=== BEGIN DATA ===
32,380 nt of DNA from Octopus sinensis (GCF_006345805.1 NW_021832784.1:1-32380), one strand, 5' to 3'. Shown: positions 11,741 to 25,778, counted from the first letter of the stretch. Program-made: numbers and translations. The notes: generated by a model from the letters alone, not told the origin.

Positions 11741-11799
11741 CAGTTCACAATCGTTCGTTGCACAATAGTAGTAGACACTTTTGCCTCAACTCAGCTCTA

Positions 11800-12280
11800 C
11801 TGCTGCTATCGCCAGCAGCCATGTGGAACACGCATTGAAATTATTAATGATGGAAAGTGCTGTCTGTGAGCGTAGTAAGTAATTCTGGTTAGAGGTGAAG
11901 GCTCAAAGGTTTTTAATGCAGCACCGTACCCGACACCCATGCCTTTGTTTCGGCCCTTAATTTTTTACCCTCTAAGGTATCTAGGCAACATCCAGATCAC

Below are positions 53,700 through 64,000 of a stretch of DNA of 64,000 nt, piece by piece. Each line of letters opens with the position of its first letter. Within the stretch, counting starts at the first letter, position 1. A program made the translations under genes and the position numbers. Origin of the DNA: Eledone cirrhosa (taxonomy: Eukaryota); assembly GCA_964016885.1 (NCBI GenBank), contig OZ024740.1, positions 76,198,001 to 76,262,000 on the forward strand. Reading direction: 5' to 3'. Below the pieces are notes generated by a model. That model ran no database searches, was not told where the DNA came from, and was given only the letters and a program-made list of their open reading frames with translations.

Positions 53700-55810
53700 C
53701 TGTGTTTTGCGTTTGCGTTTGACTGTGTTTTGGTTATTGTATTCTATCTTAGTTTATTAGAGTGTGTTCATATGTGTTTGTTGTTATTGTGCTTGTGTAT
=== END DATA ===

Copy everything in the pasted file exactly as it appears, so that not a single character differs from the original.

32,380 nt of DNA from Octopus sinensis (GCF_006345805.1 NW_021832784.1:1-32380), one strand, 5' to 3'. Shown: positions 11,741 to 25,778, counted from the first letter of the stretch. Program-made: numbers and translations. The notes: generated by a model from the letters alone, not told the origin.

Positions 11741-11799
11741 CAGTTCACAATCGTTCGTTGCACAATAGTAGTAGACACTTTTGCCTCAACTCAGCTCTA

Positions 11800-12280
11800 C
11801 TGCTGCTATCGCCAGCAGCCATGTGGAACACGCATTGAAATTATTAATGATGGAAAGTGCTGTCTGTGAGCGTAGTAAGTAATTCTGGTTAGAGGTGAAG
11901 GCTCAAAGGTTTTTAATGCAGCACCGTACCCGACACCCATGCCTTTGTTTCGGCCCTTAATTTTTTACCCTCTAAGGTATCTAGGCAACATCCAGATCAC

Below are positions 53,700 through 64,000 of a stretch of DNA of 64,000 nt, piece by piece. Each line of letters opens with the position of its first letter. Within the stretch, counting starts at the first letter, position 1. A program made the translations under genes and the position numbers. Origin of the DNA: Eledone cirrhosa (taxonomy: Eukaryota); assembly GCA_964016885.1 (NCBI GenBank), contig OZ024740.1, positions 76,198,001 to 76,262,000 on the forward strand. Reading direction: 5' to 3'. Below the pieces are notes generated by a model. That model ran no database searches, was not told where the DNA came from, and was given only the letters and a program-made list of their open reading frames with translations.

Positions 53700-55810
53700 C
53701 TGTGTTTTGCGTTTGCGTTTGACTGTGTTTTGGTTATTGTATTCTATCTTAGTTTATTAGAGTGTGTTCATATGTGTTTGTTGTTATTGTGCTTGTGTAT